According to Sea Europe (4), ship conversion is closer to the activities of newbuilding yards in terms of timescales, but conversion requires a completely different approach that involves flexibility. This ensures that changes can be made to the work plan in accordance with the client's requirements, and the specific nature of the ship earmarked for conversion.


Shortly before the crisis, the market for shipyards carrying out conversion work was very good. However, the number of orders began falling in 2009, with the biggest drop occurring in early 2010. At that time, most order books for conversion work were empty. The situation improved somewhat in the second half of 2010. At present, however, many ship owners are restricting orders for conversion because of financial challenges.


Recently, repairs, conversions and the modernisation of off-shore auxiliary vessels and floating facilities (including drilling platforms) have played an increasingly important role. Given the high costs of new vessels of this kind (and off-shore floating facilities) and long waiting times for their delivery (even up to four years), ship owners are opting to convert existing off-shore units and floating facilities. In Europe, however, there is a strong temptation to use cheaper foreign shipyards to carry out such conversions.

3.   Analysis of the competitiveness of the European SMRC sector


Research and analysis of the competitiveness of the SMRC sector in the EU was recently carried out under the ECO REFITEC (5) research programme, within the framework of the Seventh Research Framework Programme. The results of this research can be found in appendix 2.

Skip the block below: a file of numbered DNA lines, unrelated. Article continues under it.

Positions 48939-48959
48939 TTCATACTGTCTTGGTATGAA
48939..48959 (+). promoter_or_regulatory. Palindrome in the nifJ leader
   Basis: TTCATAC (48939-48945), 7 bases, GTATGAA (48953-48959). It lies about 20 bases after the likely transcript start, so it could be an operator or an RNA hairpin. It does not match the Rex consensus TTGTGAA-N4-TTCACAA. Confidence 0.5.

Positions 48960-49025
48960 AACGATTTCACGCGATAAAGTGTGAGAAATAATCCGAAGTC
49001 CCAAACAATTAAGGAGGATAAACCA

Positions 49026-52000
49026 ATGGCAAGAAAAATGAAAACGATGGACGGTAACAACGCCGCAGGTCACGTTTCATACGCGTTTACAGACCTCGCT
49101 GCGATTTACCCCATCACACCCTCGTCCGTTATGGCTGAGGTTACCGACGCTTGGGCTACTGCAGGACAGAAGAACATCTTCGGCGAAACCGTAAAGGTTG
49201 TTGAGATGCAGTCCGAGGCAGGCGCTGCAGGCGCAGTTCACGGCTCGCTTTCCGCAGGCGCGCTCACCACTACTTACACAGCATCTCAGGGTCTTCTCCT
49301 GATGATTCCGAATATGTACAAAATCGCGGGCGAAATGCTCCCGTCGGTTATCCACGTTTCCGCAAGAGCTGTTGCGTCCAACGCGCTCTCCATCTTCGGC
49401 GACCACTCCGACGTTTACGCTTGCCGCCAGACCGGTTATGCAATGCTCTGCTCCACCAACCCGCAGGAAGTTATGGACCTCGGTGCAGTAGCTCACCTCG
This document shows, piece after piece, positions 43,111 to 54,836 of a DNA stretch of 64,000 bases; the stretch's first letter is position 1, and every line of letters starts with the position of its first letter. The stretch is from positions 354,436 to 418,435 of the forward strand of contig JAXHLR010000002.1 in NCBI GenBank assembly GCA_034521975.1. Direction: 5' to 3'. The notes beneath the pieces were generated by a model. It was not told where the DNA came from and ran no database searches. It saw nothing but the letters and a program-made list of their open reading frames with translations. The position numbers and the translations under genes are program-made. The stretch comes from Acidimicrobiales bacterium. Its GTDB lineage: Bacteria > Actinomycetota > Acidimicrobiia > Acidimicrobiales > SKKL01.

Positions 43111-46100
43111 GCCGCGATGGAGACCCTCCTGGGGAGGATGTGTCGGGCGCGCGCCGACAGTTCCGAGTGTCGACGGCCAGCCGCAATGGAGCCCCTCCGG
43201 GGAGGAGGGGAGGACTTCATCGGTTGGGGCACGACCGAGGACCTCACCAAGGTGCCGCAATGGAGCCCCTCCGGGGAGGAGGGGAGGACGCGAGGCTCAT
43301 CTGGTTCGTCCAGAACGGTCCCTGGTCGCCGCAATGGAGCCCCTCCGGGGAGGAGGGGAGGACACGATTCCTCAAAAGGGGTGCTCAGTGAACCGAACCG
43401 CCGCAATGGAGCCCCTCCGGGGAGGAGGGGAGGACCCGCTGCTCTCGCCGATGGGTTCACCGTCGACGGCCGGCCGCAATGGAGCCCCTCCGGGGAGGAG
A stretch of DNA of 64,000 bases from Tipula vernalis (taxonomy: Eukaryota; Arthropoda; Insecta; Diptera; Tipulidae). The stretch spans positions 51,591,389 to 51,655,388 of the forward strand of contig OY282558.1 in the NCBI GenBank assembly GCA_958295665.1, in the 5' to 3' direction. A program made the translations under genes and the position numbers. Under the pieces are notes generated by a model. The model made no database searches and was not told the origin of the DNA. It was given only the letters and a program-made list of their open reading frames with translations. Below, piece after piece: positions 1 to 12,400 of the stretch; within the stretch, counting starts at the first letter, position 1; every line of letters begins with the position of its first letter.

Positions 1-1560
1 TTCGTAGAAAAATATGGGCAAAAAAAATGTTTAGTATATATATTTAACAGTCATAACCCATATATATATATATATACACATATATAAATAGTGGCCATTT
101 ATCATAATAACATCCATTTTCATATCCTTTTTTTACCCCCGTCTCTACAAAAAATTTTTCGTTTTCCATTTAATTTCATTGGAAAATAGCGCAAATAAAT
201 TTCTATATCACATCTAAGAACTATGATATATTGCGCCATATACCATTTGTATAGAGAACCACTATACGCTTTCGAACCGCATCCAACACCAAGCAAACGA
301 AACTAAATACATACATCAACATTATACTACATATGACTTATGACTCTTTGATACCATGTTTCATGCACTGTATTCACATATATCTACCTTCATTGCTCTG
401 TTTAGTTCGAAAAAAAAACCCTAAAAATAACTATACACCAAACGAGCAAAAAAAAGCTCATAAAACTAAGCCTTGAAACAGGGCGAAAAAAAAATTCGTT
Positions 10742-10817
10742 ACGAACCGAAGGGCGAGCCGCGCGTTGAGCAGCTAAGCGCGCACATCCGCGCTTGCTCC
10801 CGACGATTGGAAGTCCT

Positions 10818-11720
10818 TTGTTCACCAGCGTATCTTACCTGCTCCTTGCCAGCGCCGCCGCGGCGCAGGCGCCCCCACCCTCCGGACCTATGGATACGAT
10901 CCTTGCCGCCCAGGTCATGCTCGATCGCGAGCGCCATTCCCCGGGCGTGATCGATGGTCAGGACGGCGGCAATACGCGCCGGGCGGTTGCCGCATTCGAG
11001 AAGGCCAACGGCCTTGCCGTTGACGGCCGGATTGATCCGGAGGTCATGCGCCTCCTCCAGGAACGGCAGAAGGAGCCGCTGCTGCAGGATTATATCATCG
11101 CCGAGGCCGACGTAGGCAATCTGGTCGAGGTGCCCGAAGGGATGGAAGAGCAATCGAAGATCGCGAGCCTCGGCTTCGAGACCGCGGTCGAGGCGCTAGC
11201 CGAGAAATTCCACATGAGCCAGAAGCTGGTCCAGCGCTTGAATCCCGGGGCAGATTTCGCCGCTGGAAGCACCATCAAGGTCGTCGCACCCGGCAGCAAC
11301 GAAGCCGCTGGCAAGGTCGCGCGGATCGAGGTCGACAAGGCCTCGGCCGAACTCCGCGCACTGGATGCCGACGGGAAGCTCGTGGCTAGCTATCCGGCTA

4.    European and international legislation with an impact on the SMRC sector (source material  (6)  (7)  (8))


At international level, there have been no discussions on multilateral agreements on competitiveness (under the auspices of the WTO), which could have an impact on the SMRC sector. The chances of reaching such an agreement in the short term are rather slim.


At bilateral level, the EU has negotiated trade agreements, which have an indirect impact on competitiveness, with the USA, Canada, Japan and South Korea, but their impact on the SMRC sector is rather minimal.

At European level, EU legislation includes the Framework on State aid to Shipbuilding. Under this framework, the Commission may authorise innovation and regional aid for shipyards or, in the case of export credits, aid to shipowners. Regarding the SMCR sector, this framework concerns the aid for ship repair and conversion in the case of regional and innovation aid and aid for ship conversion exclusively in the case of export credits.


The current framework has been in force since 1 January 2012 and is valid for two years. The Commission predicts that, after this period, it will be possible to integrate the shipbuilding framework into the future version of the EU guidelines for State aid for research and innovation and for regional aid, because currently both the general EU framework and the more specific newbuilding framework are being reviewed.


Existing rules ratified by IMO members which are creating fresh opportunities for the SMRC sector

4.4   The Ballast Water Management Convention


The Ballast Water Management Convention solves the problem of the transfer of invasive marine species between different maritime areas through the release of ballast water transported by ships. The entry into force of the convention was planned for early 2014.


The impact of the convention on the SMRC sector will be very significant because many ships will need to be modernised and/or converted, which may affect up to 65 000 vessels around the world according to the Lloyd's Register.


Other potential effects of this convention for SMRC shipyards are, first and foremost, the risks arising from the use and storage of new chemicals and increased legal requirements concerning their use.

4.5   MARPOL convention (Annex VI) — prevention of air pollution from ships


This convention, which entered into force in 2013, seeks to reduce air pollution from ships, in particular SOx and NOx.


In order to avoid unnecessary restrictions on the maritime industry, Annex VI to the convention stipulated that emissions may be lowered by using alternative fuels or by adopting gas cleaning technologies.